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Editorial

LAUSD: Public education and private money may prove a mixed bag

We support taking private dollars to help make ends meet. But there is reason for concern when a slate of top positions is filled through the largesse of private citizen benefactors.

May 01, 2011

These days, public schools have to get their money where they can. And that's what the Los Angeles Unified School District is doing. Last week, The Times reported that about 20 senior jobs in the school bureaucracy will be funded not by taxpayer dollars but by philanthropists Eli Broad and Casey Wasserman, the Bill & Melinda Gates Foundation and others.

Times are unquestionably tough, and funding for schools has been cut to the point that they're struggling to fulfill their mission, so we support taking private dollars to help make ends meet. But there is reason for concern when a slate of top positions is filled through the largesse of benefactors, even well-intentioned ones, who have their own agendas in the school reform wars.

Broad and Wasserman, for instance, are strong proponents of charter schools, and the Gates Foundation has supported charter schools as well as softening tenure rules and making test scores a bigger part of teacher evaluations. Several of the new hires also come from that reform world. The new superintendent of schools, John Deasy, is a former official at the Gates Foundation.

Again, there's not necessarily a problem with any of this. Deasy appears to be a thoughtful and smart leader for L.A. Unified, and he deserves a chance to show what he can do with his own team. If he can do it without dipping into classroom resources, so much the better. The problem is that it can be difficult over time to figure out who's driving the reform train. Deasy says he will not "accommodate a funder" and that he'll set the agenda. But those lines can blur all too easily in a cash-strapped school system that must continually plead for money.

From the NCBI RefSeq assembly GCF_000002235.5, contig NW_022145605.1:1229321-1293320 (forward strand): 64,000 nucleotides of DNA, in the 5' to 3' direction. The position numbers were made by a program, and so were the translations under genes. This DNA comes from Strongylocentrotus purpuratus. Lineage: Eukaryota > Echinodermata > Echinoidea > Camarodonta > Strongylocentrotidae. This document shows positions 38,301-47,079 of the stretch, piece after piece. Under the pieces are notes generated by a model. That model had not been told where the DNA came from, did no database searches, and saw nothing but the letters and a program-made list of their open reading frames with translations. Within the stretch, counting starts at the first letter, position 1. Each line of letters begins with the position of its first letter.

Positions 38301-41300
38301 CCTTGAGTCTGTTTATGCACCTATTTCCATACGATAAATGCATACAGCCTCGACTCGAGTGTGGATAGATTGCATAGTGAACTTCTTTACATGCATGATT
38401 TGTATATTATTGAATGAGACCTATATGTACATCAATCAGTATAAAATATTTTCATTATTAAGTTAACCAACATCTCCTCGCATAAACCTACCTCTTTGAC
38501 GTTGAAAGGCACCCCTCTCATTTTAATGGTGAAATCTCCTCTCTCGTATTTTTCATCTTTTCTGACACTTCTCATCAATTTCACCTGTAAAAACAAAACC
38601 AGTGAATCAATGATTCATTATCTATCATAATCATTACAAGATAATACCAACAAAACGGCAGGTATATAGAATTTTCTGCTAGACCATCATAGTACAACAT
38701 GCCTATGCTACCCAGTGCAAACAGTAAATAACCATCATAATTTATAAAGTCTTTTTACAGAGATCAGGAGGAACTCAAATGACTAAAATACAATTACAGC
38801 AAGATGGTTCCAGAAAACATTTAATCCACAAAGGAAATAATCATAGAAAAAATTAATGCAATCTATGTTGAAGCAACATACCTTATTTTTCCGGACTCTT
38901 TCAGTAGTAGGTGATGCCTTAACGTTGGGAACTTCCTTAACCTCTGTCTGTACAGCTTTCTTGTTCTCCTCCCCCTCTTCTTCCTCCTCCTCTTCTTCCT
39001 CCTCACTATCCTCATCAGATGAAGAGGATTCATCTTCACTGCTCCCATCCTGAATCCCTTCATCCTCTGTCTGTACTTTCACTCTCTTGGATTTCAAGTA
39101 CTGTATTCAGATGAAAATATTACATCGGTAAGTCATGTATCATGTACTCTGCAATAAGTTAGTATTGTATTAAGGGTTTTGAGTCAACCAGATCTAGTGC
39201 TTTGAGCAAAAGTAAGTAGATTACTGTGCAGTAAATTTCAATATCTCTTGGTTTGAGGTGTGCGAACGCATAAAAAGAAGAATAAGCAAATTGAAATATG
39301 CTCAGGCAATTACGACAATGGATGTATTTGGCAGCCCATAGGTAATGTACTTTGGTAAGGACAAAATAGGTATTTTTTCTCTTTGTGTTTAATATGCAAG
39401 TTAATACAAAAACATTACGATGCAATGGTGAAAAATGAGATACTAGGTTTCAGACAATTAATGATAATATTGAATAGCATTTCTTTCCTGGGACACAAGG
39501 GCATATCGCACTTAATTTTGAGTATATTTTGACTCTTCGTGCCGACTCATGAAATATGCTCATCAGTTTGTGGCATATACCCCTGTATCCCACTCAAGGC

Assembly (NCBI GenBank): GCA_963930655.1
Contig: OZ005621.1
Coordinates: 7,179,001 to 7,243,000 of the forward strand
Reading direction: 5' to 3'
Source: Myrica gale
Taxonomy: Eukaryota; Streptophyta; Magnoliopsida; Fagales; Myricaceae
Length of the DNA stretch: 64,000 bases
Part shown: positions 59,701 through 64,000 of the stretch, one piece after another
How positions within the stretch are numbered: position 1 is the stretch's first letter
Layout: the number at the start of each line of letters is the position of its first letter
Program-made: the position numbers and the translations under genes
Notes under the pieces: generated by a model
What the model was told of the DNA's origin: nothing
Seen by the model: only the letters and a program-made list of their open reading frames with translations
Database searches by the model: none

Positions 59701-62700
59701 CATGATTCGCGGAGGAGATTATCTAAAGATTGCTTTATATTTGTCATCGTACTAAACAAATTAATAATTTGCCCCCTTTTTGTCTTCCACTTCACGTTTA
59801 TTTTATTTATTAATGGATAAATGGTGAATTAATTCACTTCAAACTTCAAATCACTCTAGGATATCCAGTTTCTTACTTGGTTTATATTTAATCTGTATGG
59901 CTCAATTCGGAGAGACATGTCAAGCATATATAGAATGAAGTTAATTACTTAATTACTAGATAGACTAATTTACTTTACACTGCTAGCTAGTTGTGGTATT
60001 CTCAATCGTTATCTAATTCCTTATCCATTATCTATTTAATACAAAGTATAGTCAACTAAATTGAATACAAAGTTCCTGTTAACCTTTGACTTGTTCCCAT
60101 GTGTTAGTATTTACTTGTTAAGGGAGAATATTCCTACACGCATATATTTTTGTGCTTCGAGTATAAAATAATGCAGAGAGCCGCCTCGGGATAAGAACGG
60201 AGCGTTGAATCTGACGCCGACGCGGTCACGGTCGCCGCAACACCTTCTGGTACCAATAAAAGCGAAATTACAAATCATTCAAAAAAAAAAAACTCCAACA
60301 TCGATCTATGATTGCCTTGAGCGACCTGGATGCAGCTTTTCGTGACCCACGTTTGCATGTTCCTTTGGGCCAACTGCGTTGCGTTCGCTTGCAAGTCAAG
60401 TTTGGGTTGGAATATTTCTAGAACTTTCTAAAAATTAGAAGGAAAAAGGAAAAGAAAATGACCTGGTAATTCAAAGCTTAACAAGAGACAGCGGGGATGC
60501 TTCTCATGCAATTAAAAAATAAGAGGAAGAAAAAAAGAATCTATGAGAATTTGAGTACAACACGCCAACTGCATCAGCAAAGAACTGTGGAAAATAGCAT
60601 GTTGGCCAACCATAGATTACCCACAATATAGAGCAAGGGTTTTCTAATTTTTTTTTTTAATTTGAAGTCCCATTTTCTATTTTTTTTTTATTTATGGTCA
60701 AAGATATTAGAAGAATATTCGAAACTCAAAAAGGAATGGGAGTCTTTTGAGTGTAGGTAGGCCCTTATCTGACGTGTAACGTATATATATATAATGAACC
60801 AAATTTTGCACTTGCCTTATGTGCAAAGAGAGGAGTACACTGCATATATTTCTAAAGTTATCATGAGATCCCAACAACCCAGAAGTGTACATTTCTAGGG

Bill Gates used to believe that one of the solutions to failing schools was to create smaller ones with 500 students or fewer. His foundation spent $1 billion toward this; seeing the opportunity to bring in private dollars, districts started shifting to smaller schools. Small schools became the big new trend. But then the foundation conducted a study that found that, by itself, school size had little if any effect on achievement. The foundation dropped the project and moved on to teacher reform, but by then some urban districts throughout the nation had changed to small — and more expensive to operate — schools.

Let's say a school district sought funding for a new teacher evaluation system that would include classroom observation and a computer system to measure teacher success by how students score on standardized tests. What if a benefactor were willing to chip in for the data system but not the evaluations? Might that skew what the evaluation system ended up looking like?

L.A. Unified has long needed to set up a fundraising arm to bring in more money. Ideally, it would be a nonprofit organization that openly seeks donations from diverse sources and provides for the needs of as many schools as possible. It could include a public wish list of spending priorities.

Philanthropists understandably want their money to be spent on projects they deem valuable, with a minimum of waste. But school officials — who are answerable to voters and taxpayers — must be cautious about ceding too much control over how the money will be spent or the setting of priorities for the district. At times, it can be too tempting to go where the money is.

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